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Question 1
Issue
1.     Whether there is a duty of care owed by the railway to Palsgraf;
2.     Conditions for an action of negligent tort and remedies.
Legal rules
1.    To establish a negligence, one party must owe the other party a duty of care and the party breaches the duty;
2.    To establish a duty of care, the neighbor test needs to be conducted, foreseeability vulnerability and policy consideration must be present;
3.    The defendant shall only be liable for foreseeable losses or injuries caused by his conduct;
4.    The plaintiff suffers injuries or losses;
5.    The injuries or losses happen as a result of the negligence by the defendant.
6.    The plaintiff may recover material damages and moral damages if suffers bodily injury.
Application
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1.    Establishment of negligence.
The decision of the case Donoghue v Stevenson [1932] provides the basis for development of negligence law by creating the concept of “negligence”. Mrs Donoghue found that there was a snail in the bottle of ginger beer, she felt very sick and sued the manufacture, Mr. Stevenson. The Court held that Mr. Stevenson owed a duty of care to Mrs. Donoghue for Mr. Stevenson had an negligence to ensure the safety and health of his customers and failure of complying with this responsibility would cause harm to his customers. The case is a milestone for the development of law of negligence.
The first step is to determine whether the railway owes a duty of care to Palsgraf. To determine this question, a test named as “neighbor test” is usually conducted. A “neighbor” is a close person who will be directly affected by one’s conducts. If a person is a neighbor of a other person, then the other person generally owes a duty of care to this person, the other person must take reasonable care to not harm this person[1]. As stated in the captioned case, Palsgraf was standing on the platform of the railway waiting a train, she was very close to the railway and would be directly affected by the action or omission of the railway. She is a “neighbor” of the railway therefore the railway generally owes a duty of care to her.
However the establishment of “neighbor” is not enough to establish that the defendant owes a duty of care to the plaintiff, it is just a fundamental condition. The court will find that if it is possible for the defendant to foresee the injuries or losses, that is, whether a reasonable person can foresee the injuries or losses. This is a question of fact and it will determined depending on circumstances[2]. In the captioned case, it seems that the injury suffered by Palsgraf was  foreseeable: a. the injury was caused by an explode, such accident is unusual at a platform of a railway; b. however, the explode happened because a passenger carried fireworks in his luggage; although a reasonable person can not foresee what items are contained in a person’s luggage, as a railway, it has a mean to detect dangerous materials and it is responsible to prevent passengers who carry dangerous materials from entering in its railway station; railway, as a mean of public transportation, shall exercise a higher level of care than ordinal persons. therefore the explode is foreseeable for the railway.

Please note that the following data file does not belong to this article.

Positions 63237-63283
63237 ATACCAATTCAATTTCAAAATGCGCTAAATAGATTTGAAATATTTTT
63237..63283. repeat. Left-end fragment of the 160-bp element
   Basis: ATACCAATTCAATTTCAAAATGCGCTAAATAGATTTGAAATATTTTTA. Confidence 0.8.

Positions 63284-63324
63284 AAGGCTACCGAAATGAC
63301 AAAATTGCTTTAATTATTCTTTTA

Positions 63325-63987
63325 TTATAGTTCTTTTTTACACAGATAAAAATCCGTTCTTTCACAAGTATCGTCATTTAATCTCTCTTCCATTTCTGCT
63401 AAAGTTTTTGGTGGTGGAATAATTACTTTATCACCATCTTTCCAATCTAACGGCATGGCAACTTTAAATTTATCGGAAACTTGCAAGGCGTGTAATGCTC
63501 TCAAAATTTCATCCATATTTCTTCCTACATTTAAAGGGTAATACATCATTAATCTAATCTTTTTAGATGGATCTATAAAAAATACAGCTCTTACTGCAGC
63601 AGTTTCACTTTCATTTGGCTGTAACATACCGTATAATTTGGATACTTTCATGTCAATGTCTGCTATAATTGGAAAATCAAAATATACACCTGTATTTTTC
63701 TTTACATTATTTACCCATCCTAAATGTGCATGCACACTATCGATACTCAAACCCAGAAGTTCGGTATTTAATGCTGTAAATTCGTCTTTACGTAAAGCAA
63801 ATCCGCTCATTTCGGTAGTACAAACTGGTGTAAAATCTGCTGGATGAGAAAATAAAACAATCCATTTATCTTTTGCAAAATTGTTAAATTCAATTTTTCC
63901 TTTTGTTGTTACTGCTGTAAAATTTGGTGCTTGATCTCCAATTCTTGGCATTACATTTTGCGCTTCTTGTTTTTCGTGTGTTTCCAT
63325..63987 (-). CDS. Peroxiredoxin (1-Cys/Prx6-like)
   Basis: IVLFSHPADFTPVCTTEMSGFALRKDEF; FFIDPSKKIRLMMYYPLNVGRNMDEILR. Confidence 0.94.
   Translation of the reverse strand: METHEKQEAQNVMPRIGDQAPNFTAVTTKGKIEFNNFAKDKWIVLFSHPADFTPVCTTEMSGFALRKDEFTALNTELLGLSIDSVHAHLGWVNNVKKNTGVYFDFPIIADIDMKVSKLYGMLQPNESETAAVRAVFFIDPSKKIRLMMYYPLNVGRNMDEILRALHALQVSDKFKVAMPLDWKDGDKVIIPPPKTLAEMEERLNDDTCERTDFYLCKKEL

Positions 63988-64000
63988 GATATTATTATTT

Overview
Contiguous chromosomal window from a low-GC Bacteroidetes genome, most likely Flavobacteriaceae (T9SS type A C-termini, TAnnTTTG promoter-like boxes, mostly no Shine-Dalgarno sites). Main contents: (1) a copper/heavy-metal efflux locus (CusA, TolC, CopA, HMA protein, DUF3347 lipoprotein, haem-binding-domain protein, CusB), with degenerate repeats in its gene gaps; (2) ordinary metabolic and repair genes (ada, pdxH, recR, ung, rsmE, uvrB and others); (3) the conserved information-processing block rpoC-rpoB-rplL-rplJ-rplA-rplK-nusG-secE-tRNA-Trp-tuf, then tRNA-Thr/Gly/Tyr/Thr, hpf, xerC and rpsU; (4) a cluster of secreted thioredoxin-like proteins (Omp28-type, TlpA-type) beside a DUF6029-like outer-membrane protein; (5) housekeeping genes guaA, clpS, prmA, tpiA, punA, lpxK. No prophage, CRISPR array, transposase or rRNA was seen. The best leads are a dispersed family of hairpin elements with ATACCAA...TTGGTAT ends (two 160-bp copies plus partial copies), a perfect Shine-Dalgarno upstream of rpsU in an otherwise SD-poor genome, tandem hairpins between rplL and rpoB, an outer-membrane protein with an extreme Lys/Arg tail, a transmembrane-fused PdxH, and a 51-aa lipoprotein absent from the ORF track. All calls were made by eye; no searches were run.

Then a court will consider whether there is a vulnerable relationship. The court will find whether a defendant should control the act or omission or not, whether a plaintiff relies on the defendant and whether the defendant should protect the plaintiff. As analyzed above, the railway is reliable to control and prevent any dangerous materials from entering in the station and platform; Palsgraf relied on the railway for she could not protect her safe by herself and the railway owed a contractual obligation of assuring safety of its passengers.
For public policy consideration, it is moral, fair and equitable to determine that the railway owes a duty of care to Palsgraf.
Concluded from above analysis, the railway owed a duty of care to Palsgraf. The railway also breached its duty of care for it could not prevent the customer from getting on the train. Therefore, there is an negligence by the railway.
2.    Damage
Palsgraf suffered a damage of injury. The sales fell on her and injured her. The damage was not directly caused by the negligence of the railway. However it is appropriate to extend the railway’s liability to cover the injury suffered by Palsgraf for the railway was obliged to protect the safety of its passengers.
3.    Defenses the railway may raise
The railway may raise defenses such as the passenger who carried fireworks used special method to hide the fireworks and the railway had used every efforts to detect dangerous materials and prevent such materials from entering the station, platform and the train. The captioned case does not mention this aspect.
4.    What Palsgraf may recover
Since a scales fell on Palsgraf and caused physical injury to her, she may claim to recover physical damages and moral damages, or apply for extending formal apology.
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Conclusion
Palsgraf has a remedy in negligence against the railway. As for the remedy, she may claim physical damages and moral damages, or apply for extending formal apology.
 
Question 2
Issue
1.    Elements of Trespass to land;
2.    Conditions for remedy in trespass against a trespasser.
Legal rules
1.    Trespass means an action of entering in and remaining on a land which is not belonged to, or under possession of the actor, intentionally or negligently, without a lawful reason. Trespass is mainly a civil wrong.
2.    The trespassed exclusively possess the land at the time the trespass happens.
3.    Lawful reasons include license from the possessor has been obtained; there is a lawful easement or any other lawful justifications. A lawful reason may exclude the existence of trespass.